Aug. 5, 2019

One Woman

In ancient and modern times, women have had a profound influence. Some modern influences aren’t readily apparent until some time has passed. An impact is more accurately measured through the benefit of hindsight. One striking example is of the female atheist who successfully campaigned to have prayer banned from public schools. Although the downward spiral is clearly evident, due in part to this decision, no Herculean effort has been put forth to reverse it. It seems that despite the devastating results of disallowing God and His power in schools, we are, for the most part, content to keep Him out. The reasons are varied and seemingly valid. Some have determined that they can provide as much spiritual guidance as their children need through weekly organized worship gatherings. Others depend on home studies and rituals to bolster spiritual nutrition. Many feel no obligation for the spiritual development of any young folks outside of their home or family. There seems to be a consensus that each household is only responsible for their own inhabitants and no more. The parental schedules are tight and there just isn’t time or energy to pursue such a daunting task for the entire school district, city, state or nation. Hence the protection and persuasion that once prevailed through prayer is no longer there.

There are many women mentioned in the bible who were instrumental in the outcomes of various critical circumstances.  Judges 4 details one such instance. In this chapter there are actually two women featured. Deborah, who is a prophetess and judge of Israel and Jael who is the wife of a man named Heber, a man of some prominence.

During Deborah’s tenure as judge, Israel was greatly oppressed by Jabin, king of Canaan. (Judges 4:3). The children of Israel cried out to the Lord because of the affliction. In response, God gave a battle plan to Deborah. Deborah delivers the Lord’s instructions to Barak who appears to be the commander of the troops. Barak hears the battle plan and agrees to implement it only if Deborah goes with him. (Judges 4:8-9) Deborah quickly affirms that she will accompany him but lets him know that God will use a woman to ultimately clinch the victory. Barak doesn’t flinch. He precisely follows the plan and for his faithfulness is mentioned in the Faith Hall of Fame in Hebrews 11:32.

As God said through Deborah, the captain of the Canaanite army wearily stumbles into the tent of Heber. Heber’s wife, Jael, offers him sanctuary from the battle that he is fleeing. He falls asleep and she kills him. (Judges 4:21) Because of the courage of both these women the bible says the enemy was defeated and Israel had rest from war for 40 years.  (Judges 5:31)

Another occasion of a woman having a significant role in wartime matters is related in II Samuel 20. At this time David is king of Israel and is establishing his kingdom. David sends Amasa on a mission. But Amasa previously rebelled against David with Absalom who was David’s son. David determines that Amasa is taking longer than necessary to complete the assignment. Since Amasa’s loyalty to David is not certain, David concludes Amasa may be negatively influenced by Sheba. Sheba was also one of the leaders of the revolt of Absalom against David. In order to squelch any further disruption of his leadership, David sends Abishai, one of his most prominent warriors, to pursue Amasa. Abishai is joined in the pursuit by his brother Joab. Joab catches up to Amasa and kills him. But Sheba is also on the run and seeks refuge in a town called Abel. Joab and all the men with him begin to attack the city walls with the intent of tearing them down and destroying the city, if necessary. But a wise resident of Abel has a conversation with Joab to determine the reason for the assault. The wise woman is told that Joab and crew are only after one man named Sheba. The bible says the woman exercised wisdom and reasons with Joab. She proposes that Joab call off the attack against the city. If he does, she will see to it that Sheba is killed and his head will be thrown over the wall to Joab. Joab agrees. The wise woman talks to the residents of the city and Sheba’s head is thrown over the wall as promised.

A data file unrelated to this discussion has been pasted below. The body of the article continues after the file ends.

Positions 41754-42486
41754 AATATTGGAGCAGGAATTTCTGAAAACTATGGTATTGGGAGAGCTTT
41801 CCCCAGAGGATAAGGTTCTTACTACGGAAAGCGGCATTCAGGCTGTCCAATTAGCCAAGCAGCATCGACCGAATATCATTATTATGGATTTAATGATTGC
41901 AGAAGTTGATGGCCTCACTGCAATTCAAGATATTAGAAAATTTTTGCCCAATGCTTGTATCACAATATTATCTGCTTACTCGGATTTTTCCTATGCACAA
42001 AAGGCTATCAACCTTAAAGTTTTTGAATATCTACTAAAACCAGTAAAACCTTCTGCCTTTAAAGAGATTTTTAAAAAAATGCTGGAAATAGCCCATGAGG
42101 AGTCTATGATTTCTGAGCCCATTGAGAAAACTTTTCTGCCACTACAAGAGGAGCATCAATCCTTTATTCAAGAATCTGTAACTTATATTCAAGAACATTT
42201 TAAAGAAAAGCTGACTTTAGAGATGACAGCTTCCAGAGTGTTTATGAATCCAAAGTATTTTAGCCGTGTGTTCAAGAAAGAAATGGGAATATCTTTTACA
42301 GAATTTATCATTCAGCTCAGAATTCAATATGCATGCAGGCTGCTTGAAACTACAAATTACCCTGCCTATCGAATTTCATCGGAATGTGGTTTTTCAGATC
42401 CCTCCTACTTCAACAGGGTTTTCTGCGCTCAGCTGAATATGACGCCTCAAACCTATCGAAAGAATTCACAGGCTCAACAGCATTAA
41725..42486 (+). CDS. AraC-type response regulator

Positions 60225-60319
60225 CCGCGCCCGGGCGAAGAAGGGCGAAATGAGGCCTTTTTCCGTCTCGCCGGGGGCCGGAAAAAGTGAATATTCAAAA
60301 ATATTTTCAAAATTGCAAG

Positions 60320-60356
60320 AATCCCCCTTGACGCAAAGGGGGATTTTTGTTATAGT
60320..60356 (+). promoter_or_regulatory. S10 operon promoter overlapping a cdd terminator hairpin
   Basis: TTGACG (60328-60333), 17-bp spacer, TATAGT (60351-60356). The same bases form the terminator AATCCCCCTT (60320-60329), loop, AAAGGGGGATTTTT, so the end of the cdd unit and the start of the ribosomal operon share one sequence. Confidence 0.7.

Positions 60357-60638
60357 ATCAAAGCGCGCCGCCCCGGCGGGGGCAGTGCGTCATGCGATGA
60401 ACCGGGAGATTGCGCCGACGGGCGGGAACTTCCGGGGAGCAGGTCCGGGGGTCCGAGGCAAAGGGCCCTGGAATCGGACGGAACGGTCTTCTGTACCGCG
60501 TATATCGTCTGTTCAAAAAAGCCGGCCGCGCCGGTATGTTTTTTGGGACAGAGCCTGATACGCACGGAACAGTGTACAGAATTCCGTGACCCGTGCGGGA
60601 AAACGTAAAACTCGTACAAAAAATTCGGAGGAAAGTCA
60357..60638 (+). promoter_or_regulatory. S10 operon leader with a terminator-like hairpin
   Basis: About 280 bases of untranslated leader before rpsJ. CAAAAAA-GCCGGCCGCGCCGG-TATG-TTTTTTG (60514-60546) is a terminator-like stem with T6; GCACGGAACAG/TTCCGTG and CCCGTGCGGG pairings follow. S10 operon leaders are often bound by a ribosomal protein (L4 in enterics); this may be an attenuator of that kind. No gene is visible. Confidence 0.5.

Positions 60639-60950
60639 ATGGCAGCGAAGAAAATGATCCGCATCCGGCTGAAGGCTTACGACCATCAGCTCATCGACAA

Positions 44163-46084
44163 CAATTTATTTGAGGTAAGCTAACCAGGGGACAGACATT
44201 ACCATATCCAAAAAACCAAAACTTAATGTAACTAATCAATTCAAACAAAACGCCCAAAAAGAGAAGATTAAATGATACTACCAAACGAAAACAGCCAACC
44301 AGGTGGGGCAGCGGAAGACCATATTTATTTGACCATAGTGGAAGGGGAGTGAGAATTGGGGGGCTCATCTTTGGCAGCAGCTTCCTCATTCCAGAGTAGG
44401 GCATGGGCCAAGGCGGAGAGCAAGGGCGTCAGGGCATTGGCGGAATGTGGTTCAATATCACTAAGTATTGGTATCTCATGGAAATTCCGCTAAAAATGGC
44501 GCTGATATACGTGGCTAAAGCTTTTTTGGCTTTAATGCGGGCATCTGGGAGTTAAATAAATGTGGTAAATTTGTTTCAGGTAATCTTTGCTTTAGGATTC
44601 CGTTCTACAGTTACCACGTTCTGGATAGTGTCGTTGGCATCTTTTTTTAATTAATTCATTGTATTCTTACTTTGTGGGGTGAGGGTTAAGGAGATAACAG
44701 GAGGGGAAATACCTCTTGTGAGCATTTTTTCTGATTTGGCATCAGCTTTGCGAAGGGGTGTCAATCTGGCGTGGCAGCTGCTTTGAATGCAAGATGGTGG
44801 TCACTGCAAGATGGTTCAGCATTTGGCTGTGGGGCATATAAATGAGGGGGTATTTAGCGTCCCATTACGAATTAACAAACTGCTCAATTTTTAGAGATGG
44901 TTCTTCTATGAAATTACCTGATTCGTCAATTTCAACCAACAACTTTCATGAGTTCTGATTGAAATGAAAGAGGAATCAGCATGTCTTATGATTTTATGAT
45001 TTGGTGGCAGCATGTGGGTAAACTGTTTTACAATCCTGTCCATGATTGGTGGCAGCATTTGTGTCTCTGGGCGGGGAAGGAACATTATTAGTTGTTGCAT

The deaths in both these accounts are rather gruesome. We don’t usually think of the average woman using a tent spike to nail a man’s head to the ground. It is not customary in our time to imagine that a sweet, wise, elderly woman would orchestrate a plan to behead a person. But these are unusual occurrences and not normal in modern times. However, these incidences do highlight the fact that one woman can make a huge difference. In our current society we are more likely to wield our power through prayer and fasting, petition and promotion or preaching and teaching.

Each of the three women mentioned had a major impact on the community. Deborah and Jael were instrumental in bringing 40 years of peace to a troubled group of people who cried out to God for help.

The unnamed woman of Abel saved a city through wise reasoning. Her prudence also helped rid David of a revolter and helped establish his kingdom.

You have influence. Don’t waste or compromise the power God has given you. Be sensitive to where and how God wants you to release your potential. Use what you have to bless those around you. Exercise your authority in ways that honor God, glorify Him and make your community a better place to live.

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